He turned around in the apartment's small foyer, its carpet warmed by the sun flooding in through the picture window. "Got my chandelier right here," he said, pointing to the light fixture directly above him. "Got my closet right here it's all mine."
Ibarrondo has experienced bouts of homelessness in the past, but they never lasted this long, partially because there was often drug money to help cover the rent. He lived for years in a Portland rooming house, but the owner wouldn't take him back after the drug raid that preceded his most recent prison sentence. His new apartment will cost $690 per month, of which he will pay $175 and the electricity bill from his disability check.
A little after 2 p.m., members of Gilead Congregational Church arrived with a donated bed, two bureaus, a couch, linens, kitchen ware and bags of groceries. They unpacked eggs and pans and mattress pads, joking as they arranged the simple wooden furniture.
Before leaving, they said a blessing for him, encircling Ibarrondo and laying their hands on him as they prayed that God would give him encouragement and strength. Ibarrondo told them that he needed all the blessings he could get.
Traditionally, housing has been given to the homeless that showed themselves "housing ready" by completing drug and alcohol treatment programs or agreeing to meet and maintain conditions in exchange for housing. But Common Ground found that this system essentially screened the chronically homeless both from the housing and the stability that went along with it and offered the only hope of changing their lives.
"The vulnerability index turns it around," said Barbara Shaw, CEO Hands on Hartford. "Even if we're tempted to take people who will be less challenging, they're not the kind of people who need us the most, who may die on the streets if we don't help."
Journey Home has partnered with a number of other capital-region agencies that offer supportive housing units Hands on Hartford supplied Ibarrondo's case manager and secured his supportive housing voucher from the city working to convince service providers to use the index when determining housing placements. By its most recent count, it has helped 65 people identified as vulnerable move into supportive housing since 2010, according to Journey Home's Morgan.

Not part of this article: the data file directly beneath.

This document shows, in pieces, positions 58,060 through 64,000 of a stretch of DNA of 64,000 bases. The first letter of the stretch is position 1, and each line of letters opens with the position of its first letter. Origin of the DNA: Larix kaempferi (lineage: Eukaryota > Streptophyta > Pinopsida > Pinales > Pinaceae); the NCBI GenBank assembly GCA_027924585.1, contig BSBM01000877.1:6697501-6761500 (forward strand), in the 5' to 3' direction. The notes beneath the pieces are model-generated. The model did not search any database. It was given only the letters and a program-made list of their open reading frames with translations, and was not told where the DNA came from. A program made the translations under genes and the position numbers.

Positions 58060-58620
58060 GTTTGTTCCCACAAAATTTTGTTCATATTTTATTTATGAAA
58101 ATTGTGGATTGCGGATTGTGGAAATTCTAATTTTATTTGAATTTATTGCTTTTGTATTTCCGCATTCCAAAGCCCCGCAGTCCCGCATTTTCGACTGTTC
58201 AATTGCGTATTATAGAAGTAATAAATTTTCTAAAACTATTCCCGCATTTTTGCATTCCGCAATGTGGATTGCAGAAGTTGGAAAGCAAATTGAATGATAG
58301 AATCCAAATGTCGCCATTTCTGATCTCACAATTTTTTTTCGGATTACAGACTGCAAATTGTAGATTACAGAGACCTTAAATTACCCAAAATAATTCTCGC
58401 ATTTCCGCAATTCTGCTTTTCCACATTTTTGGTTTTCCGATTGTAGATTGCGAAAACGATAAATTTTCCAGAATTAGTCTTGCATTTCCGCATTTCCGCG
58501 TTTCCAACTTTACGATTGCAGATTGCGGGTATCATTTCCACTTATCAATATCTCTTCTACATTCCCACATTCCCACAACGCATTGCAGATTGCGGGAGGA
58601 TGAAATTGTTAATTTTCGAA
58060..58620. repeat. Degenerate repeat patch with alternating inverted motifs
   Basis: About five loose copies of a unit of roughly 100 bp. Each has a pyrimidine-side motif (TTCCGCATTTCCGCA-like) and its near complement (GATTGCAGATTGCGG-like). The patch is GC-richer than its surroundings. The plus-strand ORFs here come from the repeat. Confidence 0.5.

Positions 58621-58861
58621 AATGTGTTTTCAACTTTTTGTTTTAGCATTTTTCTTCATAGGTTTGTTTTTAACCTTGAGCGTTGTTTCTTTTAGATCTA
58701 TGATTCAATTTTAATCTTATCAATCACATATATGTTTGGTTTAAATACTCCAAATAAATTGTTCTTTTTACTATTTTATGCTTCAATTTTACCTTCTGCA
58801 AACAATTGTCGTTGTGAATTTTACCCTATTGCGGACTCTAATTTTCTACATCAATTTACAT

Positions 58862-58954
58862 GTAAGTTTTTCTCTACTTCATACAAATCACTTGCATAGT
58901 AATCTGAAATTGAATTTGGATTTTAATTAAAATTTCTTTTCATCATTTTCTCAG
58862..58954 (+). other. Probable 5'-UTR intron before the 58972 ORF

When Ibarrondo was 17, he left Bridgeport to work for a traveling carnival, assembling, operating and disassembling the rides, as the carnival moved from one New England fair to the next. "I had to go, I had to explore something." He laughed. He had needed his mother's permission to go because he was underage.
His mother. Two years later, she hanged herself, he said. He pulled up his sleeve to reveal a tattoo of her name that he had done in prison.
Sometimes, he thinks about what his life would have been if he stayed with the carnival. "I never would have had a record," he mused. But the company was sold to another operator and he came back to Connecticut, where he did drugs and sold drugs and has spent at least a part of almost every year since in prison.
The apartment would help. He would watch TV here, away from the street and its temptations. But he kept returning to sad stories, of short-lived redemptions, failed starts, and all the people he knew who used too much and died too early.
"Too much depression," he said. "I've been so many times close to death. I think too much and when I think too much, that's when I use."
He looked around the apartment hungrily, as though the apartment and and its strange, still somewhat foreign objects could be a kind of charm against the past.
"Now I think it's time to turn my life around. I'm going to be 47 next month," he said. "A new year 2012 moving forward." He repeated the phrases like an incantation.
Reprinted with permission of the Hartford Courant.